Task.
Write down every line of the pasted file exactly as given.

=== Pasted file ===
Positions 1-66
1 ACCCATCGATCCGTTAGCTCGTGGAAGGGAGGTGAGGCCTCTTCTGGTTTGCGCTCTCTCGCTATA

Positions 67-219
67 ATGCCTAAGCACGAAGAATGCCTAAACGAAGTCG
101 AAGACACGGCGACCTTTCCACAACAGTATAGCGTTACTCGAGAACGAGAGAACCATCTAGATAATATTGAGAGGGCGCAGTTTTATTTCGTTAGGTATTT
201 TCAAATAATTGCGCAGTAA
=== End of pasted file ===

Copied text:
Positions 1-66
1 ACCCATCGATCCGTTAGCTCGTGGAAGGGAGGTGAGGCCTCTTCTGGTTTGCGCTCTCTCGCTATA

Positions 67-219
67 ATGCCTAAGCACGAAGAATGCCTAAACGAAGTCG
101 AAGACACGGCGACCTTTCCACAACAGTATAGCGTTACTCGAGAACGAGAGAACCATCTAGATAATATTGAGAGGGCGCAGTTTTATTTCGTTAGGTATTT
201 TCAAATAATTGCGCAGTAA